4 ways you can take advantage of falling mortgage rates

Posted: 11 July 2019 11:28 am

Home loan interest rates keep getting lower. Here's how you can make the most of it.

If you've not been paying attention to the mortgage market (and who could blame you?) you might not realise that we're in a time of very low home loan interest rates. And in the near future, they look to be going even lower.

Rates are dropping because the Reserve Bank has cut the cash rate not once but twice, lowering costs for banks. In response, many lenders have announced cuts to their variable rate home loans.

In short, lower interest rates mean borrowing large sums of money becomes cheaper, and that can be good news for people with mortgages.

Here are four ways you can take advantage of falling mortgage rates.

1. Do nothing and enjoy a lower variable rate

This only applies if you have a variable rate mortgage and your lender has decided to pass on the cash rate cut. If this is you then you're in luck, you don't really have to do anything because you're already enjoying lower repayments. Well done.

But you should probably still consider a few of the following tips.

2. Compare your current interest rate and refinance to a lower one

Whether your lender passes on the rate cut or not it's always worth comparing what's on the market. There are hundreds of lenders and thousands of mortgage products out there.

If you find a lower rate mortgage that suits your needs then switching to it could save you quite a lot of money.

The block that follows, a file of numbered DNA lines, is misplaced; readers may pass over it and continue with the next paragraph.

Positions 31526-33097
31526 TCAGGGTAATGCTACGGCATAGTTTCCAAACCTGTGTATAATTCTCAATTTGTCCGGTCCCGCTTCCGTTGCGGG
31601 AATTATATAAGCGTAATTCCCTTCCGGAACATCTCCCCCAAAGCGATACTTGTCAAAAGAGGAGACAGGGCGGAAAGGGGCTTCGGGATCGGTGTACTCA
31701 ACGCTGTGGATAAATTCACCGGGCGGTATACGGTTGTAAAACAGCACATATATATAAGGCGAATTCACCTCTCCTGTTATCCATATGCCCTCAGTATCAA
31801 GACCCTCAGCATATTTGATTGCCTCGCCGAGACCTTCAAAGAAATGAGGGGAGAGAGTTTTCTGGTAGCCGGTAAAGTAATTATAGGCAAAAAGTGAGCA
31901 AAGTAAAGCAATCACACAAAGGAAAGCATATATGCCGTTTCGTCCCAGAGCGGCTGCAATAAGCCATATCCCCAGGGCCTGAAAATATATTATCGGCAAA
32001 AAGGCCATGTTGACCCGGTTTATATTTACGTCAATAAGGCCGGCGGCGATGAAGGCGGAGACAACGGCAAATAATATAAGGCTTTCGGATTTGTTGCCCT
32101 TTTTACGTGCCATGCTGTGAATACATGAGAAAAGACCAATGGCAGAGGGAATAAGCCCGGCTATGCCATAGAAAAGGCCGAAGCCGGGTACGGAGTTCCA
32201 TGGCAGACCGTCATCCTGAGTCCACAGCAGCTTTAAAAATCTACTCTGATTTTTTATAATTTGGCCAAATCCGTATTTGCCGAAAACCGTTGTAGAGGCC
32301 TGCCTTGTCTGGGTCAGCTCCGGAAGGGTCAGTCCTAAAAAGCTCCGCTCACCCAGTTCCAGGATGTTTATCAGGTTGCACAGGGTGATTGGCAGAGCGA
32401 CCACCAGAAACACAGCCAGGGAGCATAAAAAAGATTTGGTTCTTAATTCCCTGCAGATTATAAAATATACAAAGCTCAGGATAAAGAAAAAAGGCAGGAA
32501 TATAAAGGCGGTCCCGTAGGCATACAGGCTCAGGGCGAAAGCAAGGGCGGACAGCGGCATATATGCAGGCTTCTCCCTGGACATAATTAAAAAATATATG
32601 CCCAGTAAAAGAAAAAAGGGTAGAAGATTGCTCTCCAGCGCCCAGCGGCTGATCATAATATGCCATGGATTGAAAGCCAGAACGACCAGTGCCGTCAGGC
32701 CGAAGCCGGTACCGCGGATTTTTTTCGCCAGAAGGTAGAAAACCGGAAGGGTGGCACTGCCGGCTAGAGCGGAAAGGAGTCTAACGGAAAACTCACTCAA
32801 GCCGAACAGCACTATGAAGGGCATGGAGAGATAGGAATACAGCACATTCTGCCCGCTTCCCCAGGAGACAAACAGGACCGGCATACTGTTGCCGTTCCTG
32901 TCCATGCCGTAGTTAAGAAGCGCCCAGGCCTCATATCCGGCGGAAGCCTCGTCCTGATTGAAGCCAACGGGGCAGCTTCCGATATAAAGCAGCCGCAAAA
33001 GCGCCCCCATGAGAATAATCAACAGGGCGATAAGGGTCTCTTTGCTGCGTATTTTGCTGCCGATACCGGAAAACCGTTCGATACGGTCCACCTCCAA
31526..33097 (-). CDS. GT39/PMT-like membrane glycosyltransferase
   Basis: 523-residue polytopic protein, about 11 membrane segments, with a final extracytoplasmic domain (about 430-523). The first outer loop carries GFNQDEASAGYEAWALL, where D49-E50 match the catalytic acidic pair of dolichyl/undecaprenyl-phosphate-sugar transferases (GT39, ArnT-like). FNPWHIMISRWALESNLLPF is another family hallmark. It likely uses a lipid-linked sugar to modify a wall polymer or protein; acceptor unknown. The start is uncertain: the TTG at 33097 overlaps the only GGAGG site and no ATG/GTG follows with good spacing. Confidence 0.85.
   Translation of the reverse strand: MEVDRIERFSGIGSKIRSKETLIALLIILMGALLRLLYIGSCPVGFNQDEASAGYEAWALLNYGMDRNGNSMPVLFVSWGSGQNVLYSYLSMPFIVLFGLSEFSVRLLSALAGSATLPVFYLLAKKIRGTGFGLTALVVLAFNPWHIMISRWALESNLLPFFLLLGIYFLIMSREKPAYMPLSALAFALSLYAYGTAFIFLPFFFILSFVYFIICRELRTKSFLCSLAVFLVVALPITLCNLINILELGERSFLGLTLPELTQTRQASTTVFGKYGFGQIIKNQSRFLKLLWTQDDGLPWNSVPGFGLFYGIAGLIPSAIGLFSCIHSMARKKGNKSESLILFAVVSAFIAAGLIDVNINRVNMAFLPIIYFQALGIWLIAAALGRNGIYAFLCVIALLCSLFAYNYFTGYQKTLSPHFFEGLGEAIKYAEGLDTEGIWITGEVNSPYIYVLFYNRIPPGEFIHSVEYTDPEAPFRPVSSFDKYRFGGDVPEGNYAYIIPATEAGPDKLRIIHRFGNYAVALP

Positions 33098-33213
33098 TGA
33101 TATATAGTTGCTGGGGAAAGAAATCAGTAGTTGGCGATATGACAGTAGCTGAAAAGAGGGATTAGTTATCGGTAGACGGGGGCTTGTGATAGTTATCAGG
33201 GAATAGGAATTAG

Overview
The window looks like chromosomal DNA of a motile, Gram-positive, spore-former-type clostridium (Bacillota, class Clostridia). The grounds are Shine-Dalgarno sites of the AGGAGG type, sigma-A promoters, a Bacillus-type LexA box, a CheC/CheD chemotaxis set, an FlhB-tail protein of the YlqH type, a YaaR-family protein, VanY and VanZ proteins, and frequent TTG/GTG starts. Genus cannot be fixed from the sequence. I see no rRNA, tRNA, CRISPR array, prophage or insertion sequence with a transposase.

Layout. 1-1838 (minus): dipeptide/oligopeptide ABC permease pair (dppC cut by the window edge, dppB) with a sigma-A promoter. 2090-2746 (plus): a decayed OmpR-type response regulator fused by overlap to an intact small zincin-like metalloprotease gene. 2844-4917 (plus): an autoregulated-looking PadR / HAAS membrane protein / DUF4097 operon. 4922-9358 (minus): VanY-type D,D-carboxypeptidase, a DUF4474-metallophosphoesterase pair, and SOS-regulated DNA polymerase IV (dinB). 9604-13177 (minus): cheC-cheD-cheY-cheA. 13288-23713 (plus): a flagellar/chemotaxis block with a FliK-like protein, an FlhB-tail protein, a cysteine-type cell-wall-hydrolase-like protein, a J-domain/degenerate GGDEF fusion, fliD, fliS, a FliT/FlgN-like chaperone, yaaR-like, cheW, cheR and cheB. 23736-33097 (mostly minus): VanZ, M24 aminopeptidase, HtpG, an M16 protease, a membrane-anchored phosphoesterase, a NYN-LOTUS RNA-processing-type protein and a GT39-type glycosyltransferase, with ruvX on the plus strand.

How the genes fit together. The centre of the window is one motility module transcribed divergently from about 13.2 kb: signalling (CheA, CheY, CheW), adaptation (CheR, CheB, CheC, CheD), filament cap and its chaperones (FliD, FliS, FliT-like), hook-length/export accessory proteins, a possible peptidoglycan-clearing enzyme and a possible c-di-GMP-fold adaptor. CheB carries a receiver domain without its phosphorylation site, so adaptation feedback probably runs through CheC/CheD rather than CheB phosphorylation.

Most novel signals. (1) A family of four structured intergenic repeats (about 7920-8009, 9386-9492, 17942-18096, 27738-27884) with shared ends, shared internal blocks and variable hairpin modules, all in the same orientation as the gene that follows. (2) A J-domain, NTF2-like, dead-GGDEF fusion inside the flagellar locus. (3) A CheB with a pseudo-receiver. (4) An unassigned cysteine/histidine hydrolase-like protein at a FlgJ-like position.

To get a sense of just how low rates are right now you can check out our monthly lowest mortgage rates page.

3. Turn your lower rate savings into extra repayments

With a lower rate, your monthly mortgage repayments go down. There's definitely nothing wrong with pocketing those savings and doing whatever you want with them. However, if you use the savings as extra repayments on your mortgage you can get out of debt faster and save a lot more on interest in the long run.

All you need to do is keep making the same monthly repayments as before your rate went down. This means you're paying slightly more than you now need to, and that difference counts as extra repayments.

Let's use an example mortgage and calculate how extra repayments work. Say you borrow $400,000 over 30 years. Your original interest rate is 3.89%.

  • Monthly repayments at 3.89% = $1,884

If your lender passed on the full cash rate cut your rate would fall to 3.64%.

  • Monthly repayments at 3.64% = $1,827

That's a saving of $57 a month. If your rate fell to 3.64% but you kept repaying $1,884 per month that $57 would count as extra repayments.

Using our extra repayments calculator, and assuming that your rate fell in the third year of your mortgage, then that $57 a month would result in you paying $12,156 less in interest and ending your 30 year mortgage in 28 years and 8 months.

4. Build up a savings buffer for future rate rises

Your mortgage will probably be with you for a long time and while rates are low now they could definitely rise in the future. When they do your repayments will rise too.

You can use the savings from your lower repayments to build up a cash buffer to use if you need to cover higher repayments in the future. There are at least three ways you can do this:

  1. Redraw. If your loan allows for extra repayments and has a redraw facility then you could follow the extra repayment advice from tip 3 and then redraw the money if you need it later. Note that some lenders have restrictions on how much or how often you can redraw.
  2. Offset account. If your loan has an offset account you can simply put the savings there and they'll act like extra repayments, effectively helping you pay less interest. But if you need to cover higher repayments you can use it that way too.
  3. Savings account. You may want to save the money in a bank account and keep it for an emergency. This gives you freedom in how you use the money and is a good idea if your mortgage doesn't have an offset account.

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